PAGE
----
Inside Asperger’s World: A Closer Look at Special Interests

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Uncover the intricate aspects of Asperger’s syndrome, delving into the distinct social challenges and communication nuances. Explore the defining features of an individual with Asperger’s syndrome. Explore the unique world of special interests and navigate the fine line between Aspergers and Autism. Join me on a journey through the traits that characterize individuals on the autism spectrum.

If you have Asperger’s syndrome, there are specific characteristics and challenges in behavior and social interactions. Today, no one receives the diagnosis of Asperger’s anymore; instead, they are categorized under the broader term Autism Spectrum Disorder (ASD), encompassing a wider range of symptoms and severity levels. Aspies, as individuals with Asperger’s are often called, were once considered to have a milder form of autism. But what defining features of an individual with Asperger’s syndrome, an Aspie? I’ll try to clarify that today.

Difficulties in social interaction. An Aspie may struggle in social situations, interactions, and understanding social rules and norms. Initiating and maintaining conversations can be problematic. Understanding non-verbal communication, such as body language and facial expressions, may be challenging. Aspies may have difficulty grasping irony and other implied aspects of language. For Aspies, interpreting subtle signals is challenging, often leading to misunderstandings. Building and maintaining friendships can be incredibly difficult. Understanding social norms and rules is tough, making it challenging to initiate and participate constructively in a conversation. Many Aspies may prefer to be more introverted or simply enjoy solitude. I suspect that many Aspies welcomed the idea of isolating a bit during the Covid-19 pandemic. Theory of mind refers to the ability to understand that others have their own thoughts, feelings, intentions, and perspectives that may differ from one’s own. Aspies may have a limited ability to understand and predict others’ behaviors and motivations, making it challenging to empathize with others. They may also experience discomfort and overstimulation in social situations, which can be overwhelming and stressful.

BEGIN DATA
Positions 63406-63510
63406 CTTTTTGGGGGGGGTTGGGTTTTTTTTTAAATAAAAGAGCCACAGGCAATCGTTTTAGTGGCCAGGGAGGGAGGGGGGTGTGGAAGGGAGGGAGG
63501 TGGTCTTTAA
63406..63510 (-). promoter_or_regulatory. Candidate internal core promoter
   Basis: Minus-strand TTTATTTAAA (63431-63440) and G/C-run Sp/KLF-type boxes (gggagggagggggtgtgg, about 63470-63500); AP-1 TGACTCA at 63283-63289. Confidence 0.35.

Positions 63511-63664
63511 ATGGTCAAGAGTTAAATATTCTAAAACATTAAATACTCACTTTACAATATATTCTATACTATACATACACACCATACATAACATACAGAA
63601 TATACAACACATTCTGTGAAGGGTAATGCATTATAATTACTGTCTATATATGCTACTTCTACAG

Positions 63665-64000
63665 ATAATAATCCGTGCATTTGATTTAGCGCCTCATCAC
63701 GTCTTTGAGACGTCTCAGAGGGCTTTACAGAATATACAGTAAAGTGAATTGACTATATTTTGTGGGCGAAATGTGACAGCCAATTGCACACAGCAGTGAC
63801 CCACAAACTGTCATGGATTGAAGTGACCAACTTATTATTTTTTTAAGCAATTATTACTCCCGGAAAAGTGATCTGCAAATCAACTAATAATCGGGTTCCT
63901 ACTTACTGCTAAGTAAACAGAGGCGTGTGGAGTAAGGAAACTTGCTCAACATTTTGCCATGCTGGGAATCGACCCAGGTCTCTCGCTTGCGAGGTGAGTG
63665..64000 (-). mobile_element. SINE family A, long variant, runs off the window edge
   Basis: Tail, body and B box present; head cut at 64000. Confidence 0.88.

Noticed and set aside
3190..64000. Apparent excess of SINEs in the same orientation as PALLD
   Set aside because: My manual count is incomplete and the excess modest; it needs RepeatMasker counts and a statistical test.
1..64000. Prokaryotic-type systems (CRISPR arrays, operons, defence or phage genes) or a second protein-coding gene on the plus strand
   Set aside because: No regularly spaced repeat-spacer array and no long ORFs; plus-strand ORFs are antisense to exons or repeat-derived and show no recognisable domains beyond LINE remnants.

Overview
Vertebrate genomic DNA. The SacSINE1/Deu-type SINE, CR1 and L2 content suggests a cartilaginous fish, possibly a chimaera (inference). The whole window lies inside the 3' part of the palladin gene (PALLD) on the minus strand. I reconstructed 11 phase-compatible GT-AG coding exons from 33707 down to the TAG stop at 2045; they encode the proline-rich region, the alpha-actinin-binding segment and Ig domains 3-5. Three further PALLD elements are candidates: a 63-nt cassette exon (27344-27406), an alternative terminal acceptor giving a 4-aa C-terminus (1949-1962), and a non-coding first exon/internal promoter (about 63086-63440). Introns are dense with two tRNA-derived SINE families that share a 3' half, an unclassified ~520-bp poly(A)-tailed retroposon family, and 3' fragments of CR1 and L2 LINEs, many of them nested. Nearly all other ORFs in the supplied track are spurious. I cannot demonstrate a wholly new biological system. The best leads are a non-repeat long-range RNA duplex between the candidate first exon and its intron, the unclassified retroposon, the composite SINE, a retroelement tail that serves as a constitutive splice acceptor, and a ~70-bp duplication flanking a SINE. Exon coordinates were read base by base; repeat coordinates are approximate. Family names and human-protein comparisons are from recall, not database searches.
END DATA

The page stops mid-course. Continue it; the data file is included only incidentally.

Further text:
Limited interests and repetitive behavior patterns. Developing intense interests in specific subjects and dedicating much time and energy to them is common among Aspies. This could be because engaging in familiar activities provides predictability and routine, reducing life stress and creating a sense of calm.

Focus on details. Aspies often have the ability to notice and remember details in a way others do not. They may have a meticulous and in-depth understanding of specific subjects or areas. This can be a strength, as they often notice things that others overlook. However, difficulty letting go of details and becoming stuck in thought patterns can occur. This may lead to missing the overall purpose or goal of an activity or task.

Communication difficulties. This is essentially an extension of the challenges faced in social situations. Many Aspies struggle to understand and use non-literal or abstract language expressions. Humor, metaphors, and irony are examples of such challenges. They may also have an unusual or formal way of speaking, with some sounding a bit robotic as they struggle to use the subtle nuances of everyday communication.

Sensory sensitivities. Aspies may be oversensitive to sensory stimuli such as sound, light, touch, smell, and taste. Personally, I find certain sounds, like the hum of fluorescent lights, fans, or pumps, disturbing. Even a simple back rub from my wife can be incredibly uncomfortable and unpleasant, sometimes even painful. For some, maintaining good hygiene can be challenging due to aversions like toothpaste being the most disgusting thing on earth or shower droplets feeling like a thousand needles. (Regarding showers, I have two tips that might help if you have such issues: 1. If you have a low-flow nozzle, replace it, or try removing the nozzle and spraying with just the hose. 2. If possible, try a ceiling shower that provides ‘tropical rain’; these have larger droplets than all low-flow options and feel completely different.)

So, what sets an Aspie apart from someone with Autism? They are overlapping diagnoses, and as mentioned, no one receives an Asperger’s diagnosis anymore. However, a couple of key differences are commonly discussed: Differences in language ability – an Aspie typically has normal or above-average language skills and often develops an advanced vocabulary. People with autism may have varying levels of language difficulties, ranging from a lack of speech to limited ability to use language in social situations. Intelligence level – Aspies usually have a normal to high intelligence level, while autism can occur across the entire spectrum of intelligence.

If I had received my diagnosis ten years earlier, I probably would have been diagnosed with Asperger’s. Today, equating Asperger’s with Autism seems obvious to me. Essentially, they have the same challenges in social situations, and the similarities are striking. They usually share the same basic needs for assistance in daily life, even though the spectrum is broad. Of course, not all Aspies need special housing, but for some, especially when young and inexperienced, it might have been entirely right.


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